email security - Why password management policies fail for businesses (part 3 of a 3-part series)

It seems like we hear about major corporate breaches every day.  Whether it’s Equifax, Target, Starwood Hotels, Wendy’s, the IRS or the U.S. Department of Justice.  Breaches are more prevalent and most experts don’t expect them to slow down.  IT departments everywhere continue to shore up their defenses.  Unfortunately, in many instances, it is actually legitimate user credentials that are used to instigate the breach.  According to a Verizon Data Breach Investigations Report, some 63% of 2016 breaches were the result of weak, default or stolen passwords.

So why is it that so many password management policies fail?

There are a number of reasons, many of which can be fixed, but it requires vigilance and targeted efforts by management to make it happen.  Some of the main reasons for failure are:

  1. Weak passwords less than 6 characters: A 4-digit password has 10,000 combinations.  A 10-digit case sensitive password including numbers has 839,299,365,868,340,000 combinations.  That’s 839 quadrillion combinations which is a significant difference when it comes to brute force attacks against a password.
  2. Passwords reuse: 52% of workers reuse or only slightly modify passwords. 38% reuse the same password across multiple systems.
  3. Too many passwords to manage: Today’s workers manage a number of different passwords to access both internal and external 3rd party systems, and the number continues to increase. Often times, the different systems have different password requirements and are scheduled to change on different intervals. This leaves the users with a difficult task of managing their passwords without writing them down on a sticky note under the keyboard, a definite no-no.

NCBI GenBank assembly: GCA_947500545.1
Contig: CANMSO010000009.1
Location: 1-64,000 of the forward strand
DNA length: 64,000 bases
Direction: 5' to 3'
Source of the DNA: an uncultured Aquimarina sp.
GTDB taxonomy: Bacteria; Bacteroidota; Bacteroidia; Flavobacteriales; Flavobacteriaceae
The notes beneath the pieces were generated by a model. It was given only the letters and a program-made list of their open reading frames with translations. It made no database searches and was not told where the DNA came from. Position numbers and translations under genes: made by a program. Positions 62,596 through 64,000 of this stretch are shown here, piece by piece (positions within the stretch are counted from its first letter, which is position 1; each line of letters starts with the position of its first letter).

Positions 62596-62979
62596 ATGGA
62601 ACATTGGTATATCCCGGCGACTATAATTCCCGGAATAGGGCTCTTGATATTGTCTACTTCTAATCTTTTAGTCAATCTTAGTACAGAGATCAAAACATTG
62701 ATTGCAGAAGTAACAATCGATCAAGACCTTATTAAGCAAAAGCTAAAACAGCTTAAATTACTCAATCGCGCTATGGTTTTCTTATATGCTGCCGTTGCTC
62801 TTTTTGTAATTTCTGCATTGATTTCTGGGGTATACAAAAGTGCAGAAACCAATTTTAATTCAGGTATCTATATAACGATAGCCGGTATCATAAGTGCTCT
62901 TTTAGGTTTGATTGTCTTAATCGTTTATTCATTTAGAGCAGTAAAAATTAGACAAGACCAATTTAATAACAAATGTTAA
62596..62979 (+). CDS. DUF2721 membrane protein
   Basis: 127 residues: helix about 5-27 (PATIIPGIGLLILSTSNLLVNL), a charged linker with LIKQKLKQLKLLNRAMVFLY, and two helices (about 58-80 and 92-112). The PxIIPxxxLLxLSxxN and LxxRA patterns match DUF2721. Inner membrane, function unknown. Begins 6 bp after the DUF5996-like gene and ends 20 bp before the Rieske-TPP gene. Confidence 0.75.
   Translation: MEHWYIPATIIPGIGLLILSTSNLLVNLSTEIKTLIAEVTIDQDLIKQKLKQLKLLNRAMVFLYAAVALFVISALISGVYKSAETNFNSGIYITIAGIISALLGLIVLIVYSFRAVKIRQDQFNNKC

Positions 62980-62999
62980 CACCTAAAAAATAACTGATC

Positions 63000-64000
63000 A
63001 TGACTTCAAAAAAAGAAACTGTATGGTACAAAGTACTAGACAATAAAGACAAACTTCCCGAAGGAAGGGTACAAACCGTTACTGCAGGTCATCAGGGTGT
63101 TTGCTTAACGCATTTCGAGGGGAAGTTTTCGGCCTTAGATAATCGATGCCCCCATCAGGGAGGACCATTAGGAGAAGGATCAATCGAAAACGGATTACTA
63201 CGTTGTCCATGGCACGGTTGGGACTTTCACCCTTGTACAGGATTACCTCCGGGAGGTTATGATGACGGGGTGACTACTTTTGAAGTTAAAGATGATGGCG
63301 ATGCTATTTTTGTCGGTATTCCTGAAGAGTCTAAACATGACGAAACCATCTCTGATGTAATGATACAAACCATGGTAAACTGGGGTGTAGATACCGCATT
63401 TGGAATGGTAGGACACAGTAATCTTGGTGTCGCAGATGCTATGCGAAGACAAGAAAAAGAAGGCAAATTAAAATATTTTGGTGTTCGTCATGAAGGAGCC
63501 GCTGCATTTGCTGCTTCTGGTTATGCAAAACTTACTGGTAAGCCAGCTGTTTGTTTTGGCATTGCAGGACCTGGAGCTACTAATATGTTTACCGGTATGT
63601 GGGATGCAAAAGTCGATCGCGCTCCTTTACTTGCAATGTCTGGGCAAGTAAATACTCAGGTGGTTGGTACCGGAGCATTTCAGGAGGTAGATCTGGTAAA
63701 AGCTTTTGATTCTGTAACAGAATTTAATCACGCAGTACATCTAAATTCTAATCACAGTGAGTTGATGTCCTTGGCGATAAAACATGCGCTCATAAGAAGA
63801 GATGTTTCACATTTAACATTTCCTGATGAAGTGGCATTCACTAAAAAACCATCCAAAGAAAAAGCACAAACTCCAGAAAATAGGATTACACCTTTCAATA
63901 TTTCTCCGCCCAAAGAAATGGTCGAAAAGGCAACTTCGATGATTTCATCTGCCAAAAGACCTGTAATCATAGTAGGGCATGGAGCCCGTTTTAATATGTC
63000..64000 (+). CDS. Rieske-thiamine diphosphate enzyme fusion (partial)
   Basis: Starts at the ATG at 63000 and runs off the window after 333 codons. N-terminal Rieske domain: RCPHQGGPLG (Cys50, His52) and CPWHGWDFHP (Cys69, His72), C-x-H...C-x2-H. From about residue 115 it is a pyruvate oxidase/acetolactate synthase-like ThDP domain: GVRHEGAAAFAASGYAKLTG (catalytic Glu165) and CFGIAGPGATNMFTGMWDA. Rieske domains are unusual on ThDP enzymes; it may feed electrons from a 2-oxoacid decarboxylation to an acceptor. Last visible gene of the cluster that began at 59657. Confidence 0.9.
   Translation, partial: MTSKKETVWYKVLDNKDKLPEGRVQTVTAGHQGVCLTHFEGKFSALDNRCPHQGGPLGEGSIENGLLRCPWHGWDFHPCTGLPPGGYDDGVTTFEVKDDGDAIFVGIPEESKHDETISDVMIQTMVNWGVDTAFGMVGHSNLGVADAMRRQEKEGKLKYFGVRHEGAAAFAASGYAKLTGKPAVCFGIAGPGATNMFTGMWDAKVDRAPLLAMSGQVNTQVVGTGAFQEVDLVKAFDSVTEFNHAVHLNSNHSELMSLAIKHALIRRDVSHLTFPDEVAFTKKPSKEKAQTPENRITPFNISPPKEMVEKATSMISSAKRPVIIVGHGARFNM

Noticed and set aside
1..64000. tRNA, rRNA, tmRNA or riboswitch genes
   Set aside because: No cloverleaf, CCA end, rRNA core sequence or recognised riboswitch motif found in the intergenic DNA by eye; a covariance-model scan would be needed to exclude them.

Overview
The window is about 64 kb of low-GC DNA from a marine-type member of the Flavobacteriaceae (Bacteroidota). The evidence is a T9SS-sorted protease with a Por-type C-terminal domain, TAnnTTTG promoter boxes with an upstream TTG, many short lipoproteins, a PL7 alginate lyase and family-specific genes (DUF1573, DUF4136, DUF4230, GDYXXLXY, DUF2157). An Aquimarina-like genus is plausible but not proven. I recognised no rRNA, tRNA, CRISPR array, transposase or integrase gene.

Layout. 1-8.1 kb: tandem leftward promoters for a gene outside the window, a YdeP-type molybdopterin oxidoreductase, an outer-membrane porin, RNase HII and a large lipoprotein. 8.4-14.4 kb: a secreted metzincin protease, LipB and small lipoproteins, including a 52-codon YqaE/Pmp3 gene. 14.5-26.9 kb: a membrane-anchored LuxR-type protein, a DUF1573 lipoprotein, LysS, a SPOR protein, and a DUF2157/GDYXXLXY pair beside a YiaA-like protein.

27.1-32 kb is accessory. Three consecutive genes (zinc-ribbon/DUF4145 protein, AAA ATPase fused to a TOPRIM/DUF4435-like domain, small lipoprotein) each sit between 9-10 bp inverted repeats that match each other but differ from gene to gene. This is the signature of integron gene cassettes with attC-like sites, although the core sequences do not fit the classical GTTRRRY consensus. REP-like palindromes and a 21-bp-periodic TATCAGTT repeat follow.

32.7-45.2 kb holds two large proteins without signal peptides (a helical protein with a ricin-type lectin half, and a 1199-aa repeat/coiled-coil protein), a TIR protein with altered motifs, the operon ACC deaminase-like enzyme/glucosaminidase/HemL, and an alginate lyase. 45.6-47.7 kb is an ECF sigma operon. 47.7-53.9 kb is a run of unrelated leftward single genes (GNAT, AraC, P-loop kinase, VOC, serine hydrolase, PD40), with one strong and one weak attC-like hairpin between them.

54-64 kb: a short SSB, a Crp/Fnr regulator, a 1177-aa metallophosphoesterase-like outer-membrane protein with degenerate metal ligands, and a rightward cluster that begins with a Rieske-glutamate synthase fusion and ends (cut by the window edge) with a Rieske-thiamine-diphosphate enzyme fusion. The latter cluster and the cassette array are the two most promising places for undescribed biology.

4. Overly complicated password policies: Companies in their effort to improve security, often over shoot the target and make their password policies overly complicated or require changes far too often.
  5. IT fails to formalize password rules into written policy: The task of managing password policies and combating today’s cyber threats can often leave IT departments so focused on their daily task that they fail to follow up with written policies, management acceptance and clear communication to the end users.
  6. Poor process for on-boarding and off-boarding contract, part-time or terminated workers: Whether your company uses part-time or contract workers or not, every company has employees that leave. Having solid procedures for on-boarding and off-boarding employees is extremely important.  Revoking access to the business and systems of the company in a timely fashion is critical.  It doesn’t take long for a disgruntled former employee to cause a lot of problems for your business.

How do you combat the issues?

Implementing strong and consistent password policies that don’t over burden your employees is a great place to start.  Adding two-factor authentication means passwords don’t have to change as often which minimizes some of the issues above.  Developing a consistent on-boarding and off-boarding procedure to ensure you take the steps necessary when employees leave. Lastly, adding Dark Web monitoring for compromised credentials to your cyber security plan, can ensure that compromised employee or customer credentials are dealt with in a timely manner to minimize risk to your business.

To learn how to improve your password policies and protect your business credentials look to  IT professionals that understand cyber security and have the tools and know-how to help keep your business secure.